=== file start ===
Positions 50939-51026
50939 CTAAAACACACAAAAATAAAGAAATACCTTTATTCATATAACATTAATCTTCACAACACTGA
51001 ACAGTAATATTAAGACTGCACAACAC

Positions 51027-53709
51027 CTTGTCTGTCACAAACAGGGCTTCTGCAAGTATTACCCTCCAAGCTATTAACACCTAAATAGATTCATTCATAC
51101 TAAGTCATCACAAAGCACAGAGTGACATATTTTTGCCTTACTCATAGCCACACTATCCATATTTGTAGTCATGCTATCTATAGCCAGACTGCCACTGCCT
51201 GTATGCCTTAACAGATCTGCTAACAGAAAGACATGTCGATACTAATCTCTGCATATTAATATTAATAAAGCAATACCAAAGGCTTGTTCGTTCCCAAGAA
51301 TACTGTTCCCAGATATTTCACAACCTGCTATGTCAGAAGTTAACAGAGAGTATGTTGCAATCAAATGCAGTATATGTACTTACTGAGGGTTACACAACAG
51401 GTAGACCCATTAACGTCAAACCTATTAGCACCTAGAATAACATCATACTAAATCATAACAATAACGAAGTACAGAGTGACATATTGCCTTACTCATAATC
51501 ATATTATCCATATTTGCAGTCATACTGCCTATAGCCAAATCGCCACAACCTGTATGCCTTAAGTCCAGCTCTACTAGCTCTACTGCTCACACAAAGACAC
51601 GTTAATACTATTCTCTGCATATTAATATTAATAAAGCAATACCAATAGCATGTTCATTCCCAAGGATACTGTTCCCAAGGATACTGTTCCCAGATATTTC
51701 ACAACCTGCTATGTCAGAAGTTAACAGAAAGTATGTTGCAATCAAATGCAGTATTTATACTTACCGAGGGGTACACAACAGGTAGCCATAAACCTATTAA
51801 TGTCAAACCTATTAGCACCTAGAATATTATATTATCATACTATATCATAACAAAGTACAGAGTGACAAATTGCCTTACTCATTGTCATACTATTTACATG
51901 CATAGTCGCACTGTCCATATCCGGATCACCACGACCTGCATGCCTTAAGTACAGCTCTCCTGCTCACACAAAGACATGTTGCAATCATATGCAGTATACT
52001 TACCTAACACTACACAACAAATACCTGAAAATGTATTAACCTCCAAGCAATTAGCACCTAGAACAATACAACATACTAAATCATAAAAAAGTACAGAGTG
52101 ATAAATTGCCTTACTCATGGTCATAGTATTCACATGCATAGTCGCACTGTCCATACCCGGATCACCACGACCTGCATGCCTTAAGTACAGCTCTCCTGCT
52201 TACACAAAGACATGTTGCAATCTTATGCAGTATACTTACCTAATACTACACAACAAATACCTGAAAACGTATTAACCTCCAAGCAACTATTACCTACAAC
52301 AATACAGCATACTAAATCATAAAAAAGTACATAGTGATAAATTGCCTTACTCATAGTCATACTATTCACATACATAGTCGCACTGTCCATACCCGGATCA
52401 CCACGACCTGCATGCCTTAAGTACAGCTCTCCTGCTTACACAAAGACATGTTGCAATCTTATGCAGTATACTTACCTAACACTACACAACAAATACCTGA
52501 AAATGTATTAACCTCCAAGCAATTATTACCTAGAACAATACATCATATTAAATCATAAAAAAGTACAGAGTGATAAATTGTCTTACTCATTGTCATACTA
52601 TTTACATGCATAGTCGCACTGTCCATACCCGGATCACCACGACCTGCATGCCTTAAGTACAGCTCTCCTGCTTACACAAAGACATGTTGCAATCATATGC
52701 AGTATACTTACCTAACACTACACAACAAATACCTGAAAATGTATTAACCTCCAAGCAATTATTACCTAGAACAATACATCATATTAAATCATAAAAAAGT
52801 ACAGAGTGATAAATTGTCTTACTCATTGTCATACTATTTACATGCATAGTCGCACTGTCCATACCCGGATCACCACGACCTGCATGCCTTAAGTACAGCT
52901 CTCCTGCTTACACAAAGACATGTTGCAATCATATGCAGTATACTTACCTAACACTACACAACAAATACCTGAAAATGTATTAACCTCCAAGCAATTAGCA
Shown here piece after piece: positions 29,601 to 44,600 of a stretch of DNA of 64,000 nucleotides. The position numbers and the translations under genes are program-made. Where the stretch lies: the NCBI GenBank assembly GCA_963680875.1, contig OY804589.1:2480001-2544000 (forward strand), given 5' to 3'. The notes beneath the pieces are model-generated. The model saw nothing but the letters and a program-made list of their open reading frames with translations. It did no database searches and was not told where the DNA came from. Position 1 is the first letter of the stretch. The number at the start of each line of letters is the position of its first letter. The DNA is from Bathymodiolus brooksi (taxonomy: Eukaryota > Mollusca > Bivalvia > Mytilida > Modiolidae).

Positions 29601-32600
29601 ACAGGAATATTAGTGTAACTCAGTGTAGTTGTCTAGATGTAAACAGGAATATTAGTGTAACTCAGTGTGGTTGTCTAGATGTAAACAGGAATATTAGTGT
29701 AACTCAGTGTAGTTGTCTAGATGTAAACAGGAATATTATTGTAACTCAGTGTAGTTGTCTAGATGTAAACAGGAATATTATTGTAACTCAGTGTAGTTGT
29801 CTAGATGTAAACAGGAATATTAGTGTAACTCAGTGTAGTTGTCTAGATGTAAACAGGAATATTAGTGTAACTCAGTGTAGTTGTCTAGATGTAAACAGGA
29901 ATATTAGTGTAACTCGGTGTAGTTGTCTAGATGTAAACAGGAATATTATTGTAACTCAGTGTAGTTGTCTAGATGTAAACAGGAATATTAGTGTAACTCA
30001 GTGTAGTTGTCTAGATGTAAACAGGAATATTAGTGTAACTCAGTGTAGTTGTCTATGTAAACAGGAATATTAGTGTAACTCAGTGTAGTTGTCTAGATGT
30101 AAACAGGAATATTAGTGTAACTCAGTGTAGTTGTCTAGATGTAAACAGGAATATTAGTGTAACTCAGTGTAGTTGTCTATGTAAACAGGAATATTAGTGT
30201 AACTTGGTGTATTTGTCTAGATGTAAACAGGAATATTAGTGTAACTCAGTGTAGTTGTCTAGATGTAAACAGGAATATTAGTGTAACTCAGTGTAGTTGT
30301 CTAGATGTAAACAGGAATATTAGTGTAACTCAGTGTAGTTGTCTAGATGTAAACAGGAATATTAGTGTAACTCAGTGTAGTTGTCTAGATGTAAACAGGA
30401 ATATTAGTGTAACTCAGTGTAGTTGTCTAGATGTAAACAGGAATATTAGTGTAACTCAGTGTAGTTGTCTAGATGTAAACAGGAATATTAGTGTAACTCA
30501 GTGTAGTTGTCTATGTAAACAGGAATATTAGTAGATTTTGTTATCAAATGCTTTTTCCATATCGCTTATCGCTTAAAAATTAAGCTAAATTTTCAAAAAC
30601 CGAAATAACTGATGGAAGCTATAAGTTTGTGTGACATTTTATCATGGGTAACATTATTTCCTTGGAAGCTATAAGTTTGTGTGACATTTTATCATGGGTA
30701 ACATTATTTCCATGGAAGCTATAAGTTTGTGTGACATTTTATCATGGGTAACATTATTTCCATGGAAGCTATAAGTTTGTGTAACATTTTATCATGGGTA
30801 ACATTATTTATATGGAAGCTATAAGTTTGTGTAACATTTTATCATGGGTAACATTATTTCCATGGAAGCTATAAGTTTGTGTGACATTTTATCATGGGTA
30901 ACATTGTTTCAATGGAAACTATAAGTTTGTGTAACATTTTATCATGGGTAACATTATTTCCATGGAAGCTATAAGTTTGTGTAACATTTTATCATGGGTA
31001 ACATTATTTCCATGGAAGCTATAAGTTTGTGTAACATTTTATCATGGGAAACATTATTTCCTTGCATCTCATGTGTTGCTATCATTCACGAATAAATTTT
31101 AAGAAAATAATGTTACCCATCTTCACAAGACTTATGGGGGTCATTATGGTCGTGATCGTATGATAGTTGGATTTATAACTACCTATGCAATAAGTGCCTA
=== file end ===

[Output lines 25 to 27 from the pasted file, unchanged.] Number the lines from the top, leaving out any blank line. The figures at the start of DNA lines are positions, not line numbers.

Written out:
Shown here piece after piece: positions 29,601 to 44,600 of a stretch of DNA of 64,000 nucleotides. The position numbers and the translations under genes are program-made. Where the stretch lies: the NCBI GenBank assembly GCA_963680875.1, contig OY804589.1:2480001-2544000 (forward strand), given 5' to 3'. The notes beneath the pieces are model-generated. The model saw nothing but the letters and a program-made list of their open reading frames with translations. It did no database searches and was not told where the DNA came from. Position 1 is the first letter of the stretch. The number at the start of each line of letters is the position of its first letter. The DNA is from Bathymodiolus brooksi (taxonomy: Eukaryota > Mollusca > Bivalvia > Mytilida > Modiolidae).

Positions 29601-32600
29601 ACAGGAATATTAGTGTAACTCAGTGTAGTTGTCTAGATGTAAACAGGAATATTAGTGTAACTCAGTGTGGTTGTCTAGATGTAAACAGGAATATTAGTGT